The First Church of Christ in Hartford, known as Center Church, was founded in 1632 in Cambridge, Massachusetts. It had its roots in the village of Little Baddow, just east of Chelmsford in Essex County, England. It called Thomas Hooker to be its first pastor. As a result of disputes between Mr. Hooker and John Winthrop, the governor of the Massachusetts Bay Colony, Hooker and a band of parishioners traveled on Indian trails from Cambridge to the Connecticut River valley and settled Hartford in 1636. Hartford is named for the town of Hertford, in Hertfordshire County, England, where Samuel Stone (Hooker’s colleague in ministry) was raised. Visit the websites of Center Church’s roots in England:
Four meeting houses have served its ministry in Hartford. The first two were located where the Old State House stands today. The first, built in 1636, was a small log structure and was given to Mr. Hooker to be his barn when the second was built in 1640. In 1739, the third meeting house was built on the present site of the current meeting house.
The fourth and present Meeting House was completed in 1807 at a cost of $32,000. The pulpit recess and barrel-vault ceiling were added in 1853. Originally fitted with clear glass windows, stained glass windows were given as memorials between 1881 and 1903. The first organ, purchased in 1822, was replaced with new instruments in 1835 (the case and façade pipes remain), 1883, and 1907. The present organ, built in 1954 by Hartford’s own Austin Organs, Inc., was renovated in 2004 (organ specification). The tower bell, first cast in England in 1633, continues to ring today.
Center Church has many daughter churches in the Hartford area. These include First Church, Farmington (1652), South Church, Hartford (1670), First Church, East Hartford (1702), First Church, West Hartford (1713), Asylum Hill Congregational Church (1865), and Immanuel Congregational Church (1899 – a merger of daughter churches North Church and Pearl Street Church).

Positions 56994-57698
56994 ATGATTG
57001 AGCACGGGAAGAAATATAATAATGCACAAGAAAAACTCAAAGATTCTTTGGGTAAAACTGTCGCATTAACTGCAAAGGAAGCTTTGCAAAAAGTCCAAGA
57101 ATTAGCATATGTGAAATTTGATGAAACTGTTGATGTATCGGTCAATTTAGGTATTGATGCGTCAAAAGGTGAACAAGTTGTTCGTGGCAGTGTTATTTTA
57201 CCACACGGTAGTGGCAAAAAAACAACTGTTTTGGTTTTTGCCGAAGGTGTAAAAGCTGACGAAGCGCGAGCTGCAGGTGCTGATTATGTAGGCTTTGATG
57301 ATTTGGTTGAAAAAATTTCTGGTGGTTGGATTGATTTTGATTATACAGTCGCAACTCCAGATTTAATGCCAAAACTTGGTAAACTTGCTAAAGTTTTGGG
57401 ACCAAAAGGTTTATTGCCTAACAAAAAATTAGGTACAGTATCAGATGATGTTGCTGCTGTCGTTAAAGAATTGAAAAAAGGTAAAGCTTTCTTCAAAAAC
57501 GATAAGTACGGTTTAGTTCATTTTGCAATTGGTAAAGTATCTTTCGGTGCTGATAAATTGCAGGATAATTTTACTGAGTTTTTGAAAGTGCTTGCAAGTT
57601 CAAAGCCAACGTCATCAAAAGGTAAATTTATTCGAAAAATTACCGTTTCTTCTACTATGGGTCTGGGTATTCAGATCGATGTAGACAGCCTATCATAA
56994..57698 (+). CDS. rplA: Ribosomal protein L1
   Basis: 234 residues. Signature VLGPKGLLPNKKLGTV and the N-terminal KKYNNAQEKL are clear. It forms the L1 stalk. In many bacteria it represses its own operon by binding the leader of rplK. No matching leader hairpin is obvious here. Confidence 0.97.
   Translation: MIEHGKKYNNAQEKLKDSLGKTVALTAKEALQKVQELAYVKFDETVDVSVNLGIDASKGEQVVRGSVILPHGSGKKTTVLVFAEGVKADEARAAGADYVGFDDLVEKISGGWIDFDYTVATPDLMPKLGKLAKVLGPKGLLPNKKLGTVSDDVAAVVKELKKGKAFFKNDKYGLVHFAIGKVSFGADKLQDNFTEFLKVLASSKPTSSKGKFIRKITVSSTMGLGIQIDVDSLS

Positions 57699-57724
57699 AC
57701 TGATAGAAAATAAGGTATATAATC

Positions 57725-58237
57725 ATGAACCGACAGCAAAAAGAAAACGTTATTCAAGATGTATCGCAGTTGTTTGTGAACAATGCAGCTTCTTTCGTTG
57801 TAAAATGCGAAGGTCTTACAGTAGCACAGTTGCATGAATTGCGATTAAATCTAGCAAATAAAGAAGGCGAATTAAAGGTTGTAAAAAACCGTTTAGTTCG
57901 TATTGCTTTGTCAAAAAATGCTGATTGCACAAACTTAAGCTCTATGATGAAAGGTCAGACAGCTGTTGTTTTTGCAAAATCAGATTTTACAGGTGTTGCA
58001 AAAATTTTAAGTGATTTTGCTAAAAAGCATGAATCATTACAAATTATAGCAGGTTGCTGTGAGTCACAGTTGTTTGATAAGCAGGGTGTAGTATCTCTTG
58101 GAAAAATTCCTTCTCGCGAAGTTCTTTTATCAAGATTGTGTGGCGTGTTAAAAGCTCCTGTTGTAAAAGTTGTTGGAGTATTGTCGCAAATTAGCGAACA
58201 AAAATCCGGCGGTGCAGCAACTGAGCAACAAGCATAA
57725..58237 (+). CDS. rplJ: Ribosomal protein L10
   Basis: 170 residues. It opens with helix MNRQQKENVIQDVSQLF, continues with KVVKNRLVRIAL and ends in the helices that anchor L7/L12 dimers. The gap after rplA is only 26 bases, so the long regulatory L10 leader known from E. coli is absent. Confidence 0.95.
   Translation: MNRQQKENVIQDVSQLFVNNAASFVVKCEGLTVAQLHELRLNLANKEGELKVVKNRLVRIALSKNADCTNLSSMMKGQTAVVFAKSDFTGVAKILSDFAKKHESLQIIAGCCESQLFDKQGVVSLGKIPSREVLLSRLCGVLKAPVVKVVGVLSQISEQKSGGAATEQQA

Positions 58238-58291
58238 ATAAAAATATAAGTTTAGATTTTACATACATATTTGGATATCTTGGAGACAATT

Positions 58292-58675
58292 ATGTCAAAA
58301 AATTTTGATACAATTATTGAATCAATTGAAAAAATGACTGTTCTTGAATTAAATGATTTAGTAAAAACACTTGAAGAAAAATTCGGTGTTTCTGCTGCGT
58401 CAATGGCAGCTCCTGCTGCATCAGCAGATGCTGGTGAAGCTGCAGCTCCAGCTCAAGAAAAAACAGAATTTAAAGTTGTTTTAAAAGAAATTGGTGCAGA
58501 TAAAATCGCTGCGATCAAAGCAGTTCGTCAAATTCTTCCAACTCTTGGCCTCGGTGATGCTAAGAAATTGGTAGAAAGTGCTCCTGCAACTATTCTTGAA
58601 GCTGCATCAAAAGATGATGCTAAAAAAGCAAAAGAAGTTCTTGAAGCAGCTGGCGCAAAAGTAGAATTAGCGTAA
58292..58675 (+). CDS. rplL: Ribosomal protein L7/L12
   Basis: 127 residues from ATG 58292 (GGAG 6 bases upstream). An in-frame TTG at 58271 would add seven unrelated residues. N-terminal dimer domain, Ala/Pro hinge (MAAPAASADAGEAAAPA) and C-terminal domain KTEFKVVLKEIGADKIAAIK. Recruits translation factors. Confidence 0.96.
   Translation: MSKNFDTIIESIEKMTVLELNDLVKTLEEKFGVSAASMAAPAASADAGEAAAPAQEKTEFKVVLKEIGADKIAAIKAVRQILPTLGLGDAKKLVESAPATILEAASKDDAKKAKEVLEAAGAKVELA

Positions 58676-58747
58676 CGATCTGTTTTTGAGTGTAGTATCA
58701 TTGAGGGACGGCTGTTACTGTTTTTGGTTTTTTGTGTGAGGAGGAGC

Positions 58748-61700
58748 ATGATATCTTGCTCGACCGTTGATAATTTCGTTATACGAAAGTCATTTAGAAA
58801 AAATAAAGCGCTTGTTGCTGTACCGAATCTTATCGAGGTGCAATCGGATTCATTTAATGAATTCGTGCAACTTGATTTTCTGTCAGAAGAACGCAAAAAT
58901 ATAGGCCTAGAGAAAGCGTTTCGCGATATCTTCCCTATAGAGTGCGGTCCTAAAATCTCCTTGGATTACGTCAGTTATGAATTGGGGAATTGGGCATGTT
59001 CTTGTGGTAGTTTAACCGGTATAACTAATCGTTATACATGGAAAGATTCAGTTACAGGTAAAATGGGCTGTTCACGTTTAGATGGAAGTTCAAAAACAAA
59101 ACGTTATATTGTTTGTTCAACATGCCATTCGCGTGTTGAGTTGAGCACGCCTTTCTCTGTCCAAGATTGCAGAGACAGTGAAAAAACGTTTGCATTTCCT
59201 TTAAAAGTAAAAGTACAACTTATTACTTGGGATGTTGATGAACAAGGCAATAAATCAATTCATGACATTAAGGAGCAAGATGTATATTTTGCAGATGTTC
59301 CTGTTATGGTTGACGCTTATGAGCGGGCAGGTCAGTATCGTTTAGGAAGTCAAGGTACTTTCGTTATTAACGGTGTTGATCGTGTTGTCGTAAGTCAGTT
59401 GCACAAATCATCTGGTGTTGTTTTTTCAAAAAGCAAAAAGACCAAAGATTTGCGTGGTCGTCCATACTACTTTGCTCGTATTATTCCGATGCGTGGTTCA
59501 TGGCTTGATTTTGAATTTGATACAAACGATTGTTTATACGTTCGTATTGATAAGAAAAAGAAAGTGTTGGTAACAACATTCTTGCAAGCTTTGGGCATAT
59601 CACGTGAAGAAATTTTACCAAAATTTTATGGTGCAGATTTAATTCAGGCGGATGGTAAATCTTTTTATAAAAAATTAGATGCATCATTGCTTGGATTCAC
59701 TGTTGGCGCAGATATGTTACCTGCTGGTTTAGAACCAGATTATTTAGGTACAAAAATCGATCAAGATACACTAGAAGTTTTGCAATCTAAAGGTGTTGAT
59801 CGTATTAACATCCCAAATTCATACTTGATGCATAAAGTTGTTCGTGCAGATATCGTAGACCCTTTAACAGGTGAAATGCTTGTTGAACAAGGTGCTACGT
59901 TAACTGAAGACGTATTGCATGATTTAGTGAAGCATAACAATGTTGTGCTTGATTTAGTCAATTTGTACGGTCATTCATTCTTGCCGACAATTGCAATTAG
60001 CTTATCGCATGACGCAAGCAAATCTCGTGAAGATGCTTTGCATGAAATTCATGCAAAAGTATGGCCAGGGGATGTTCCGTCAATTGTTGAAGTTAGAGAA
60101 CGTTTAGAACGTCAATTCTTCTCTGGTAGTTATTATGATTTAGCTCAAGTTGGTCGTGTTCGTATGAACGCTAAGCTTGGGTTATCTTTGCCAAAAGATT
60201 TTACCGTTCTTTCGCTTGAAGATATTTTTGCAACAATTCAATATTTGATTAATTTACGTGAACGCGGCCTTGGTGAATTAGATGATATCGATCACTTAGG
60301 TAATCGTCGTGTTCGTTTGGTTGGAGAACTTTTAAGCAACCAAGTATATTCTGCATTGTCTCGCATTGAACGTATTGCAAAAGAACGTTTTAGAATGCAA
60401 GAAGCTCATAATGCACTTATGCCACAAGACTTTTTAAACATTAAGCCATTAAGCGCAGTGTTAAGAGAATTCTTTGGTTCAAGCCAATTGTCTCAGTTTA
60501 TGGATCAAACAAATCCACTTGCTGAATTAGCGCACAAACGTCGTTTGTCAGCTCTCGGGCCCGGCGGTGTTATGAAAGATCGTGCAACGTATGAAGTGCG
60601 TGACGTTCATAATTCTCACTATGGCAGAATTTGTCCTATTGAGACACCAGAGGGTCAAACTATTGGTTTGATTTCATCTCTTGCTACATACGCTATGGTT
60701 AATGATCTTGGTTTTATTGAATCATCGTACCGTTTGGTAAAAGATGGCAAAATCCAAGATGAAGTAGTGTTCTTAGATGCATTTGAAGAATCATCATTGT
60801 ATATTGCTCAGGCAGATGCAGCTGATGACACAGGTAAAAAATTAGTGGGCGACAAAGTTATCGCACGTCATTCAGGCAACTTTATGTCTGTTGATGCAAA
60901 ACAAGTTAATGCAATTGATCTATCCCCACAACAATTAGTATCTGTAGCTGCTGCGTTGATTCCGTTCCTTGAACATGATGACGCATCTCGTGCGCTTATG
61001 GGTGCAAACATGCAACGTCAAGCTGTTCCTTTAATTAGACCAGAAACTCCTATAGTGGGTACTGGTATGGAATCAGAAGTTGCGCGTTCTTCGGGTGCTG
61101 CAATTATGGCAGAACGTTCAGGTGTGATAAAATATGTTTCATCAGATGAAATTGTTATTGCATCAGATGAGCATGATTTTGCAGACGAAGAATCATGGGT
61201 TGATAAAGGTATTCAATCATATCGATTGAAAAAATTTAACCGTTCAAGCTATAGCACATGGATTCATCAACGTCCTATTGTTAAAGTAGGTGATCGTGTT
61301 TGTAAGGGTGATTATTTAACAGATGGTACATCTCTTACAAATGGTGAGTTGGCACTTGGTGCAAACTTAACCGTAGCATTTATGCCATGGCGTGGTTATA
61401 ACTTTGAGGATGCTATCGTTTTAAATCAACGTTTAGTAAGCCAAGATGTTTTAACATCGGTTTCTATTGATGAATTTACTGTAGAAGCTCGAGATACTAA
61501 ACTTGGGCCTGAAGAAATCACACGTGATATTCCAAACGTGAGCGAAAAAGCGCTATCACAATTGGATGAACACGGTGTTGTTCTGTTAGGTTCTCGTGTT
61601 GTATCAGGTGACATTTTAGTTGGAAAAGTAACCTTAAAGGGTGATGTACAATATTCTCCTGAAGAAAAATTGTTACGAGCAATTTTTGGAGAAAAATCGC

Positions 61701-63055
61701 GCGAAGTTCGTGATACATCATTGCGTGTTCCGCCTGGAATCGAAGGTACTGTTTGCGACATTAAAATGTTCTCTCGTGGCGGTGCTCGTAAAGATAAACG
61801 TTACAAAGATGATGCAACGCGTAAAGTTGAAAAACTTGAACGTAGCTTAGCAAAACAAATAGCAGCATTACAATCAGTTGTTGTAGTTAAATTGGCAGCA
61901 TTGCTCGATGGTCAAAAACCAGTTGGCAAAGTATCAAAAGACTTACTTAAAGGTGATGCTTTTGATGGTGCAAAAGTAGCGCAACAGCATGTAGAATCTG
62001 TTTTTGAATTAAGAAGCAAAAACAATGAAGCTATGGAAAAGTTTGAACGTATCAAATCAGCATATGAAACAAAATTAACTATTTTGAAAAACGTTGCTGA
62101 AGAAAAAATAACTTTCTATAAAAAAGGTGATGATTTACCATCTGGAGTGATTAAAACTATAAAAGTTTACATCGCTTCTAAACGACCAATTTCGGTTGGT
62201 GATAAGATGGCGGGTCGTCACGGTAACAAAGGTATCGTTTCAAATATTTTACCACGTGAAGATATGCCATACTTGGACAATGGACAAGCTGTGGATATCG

Some specific historical highlights include:
1639: The Fundamental Orders of Connecticut were adopted in the first meeting house by representatives from Windsor, Wethersfield, and Hartford. This document served as a model for the United States Constitution. As a prelude to the drafting of the Fundamental Orders, Thomas Hooker preached a sermon in which he stated, “The foundation of authority is laid firstly in the free consent of the people.”
1788: In the third Meeting House was the site of the Connecticut convention to ratify the United States Constitution.
1807: At the dedication of the fourth meeting house, the first performance in Hartford is given of the “Hallelujah!” chorus from Handel’s Messiah.
1813: The first Roman Catholic Mass in Hartford is celebrated in the meeting house. Center Church continues to open its doors to expressions of faith other than its own.
1822: The Jubal Society is authorized to presents concerts in the meeting house. Concerts continue to this day through Music and the Arts at Center Church.
1865: Mary Warburton endowed a chapel on land the church purchased on Temple Street. Warburton Chapel served many immigrant families. It continues today as the Warburton Community Church.
1908: The Center Church House (at the corner of Gold and Lewis streets) is dedicated to the educational and social work of the church. It provides meeting spaces for many community programs.
1909: Center Church’s Camp Asto Wahmah begins its ministry at Columbia Lake.
1957: Center Church voted with other Congregational, Evangelical, Reformed, and Christian churches to merge in order to establish the nation-wide United Church of Christ.
1968: Center Church joins other downtown churches to found Center City Churches, now Hands of Hartford, a social services agency.
1994: Center Church votes to become an Open and Affirming congregation.
1999-2001: Extensive restoration of buildings in preparation for the twenty-first century.
2003: Center Church hosts the first covenanting service of the Greater Hartford Interfaith Coalition for Equity and Justice.
2007: In its 375th anniversary year, Center Church opens its doors to the 12,000+ UCC Synod attendees as part of the UCC’s 50th anniversary. Twenty-six members and friends of the choir and church travel through England on a “Journey in the Footsteps of Thomas Hooker and Samuel Stone.”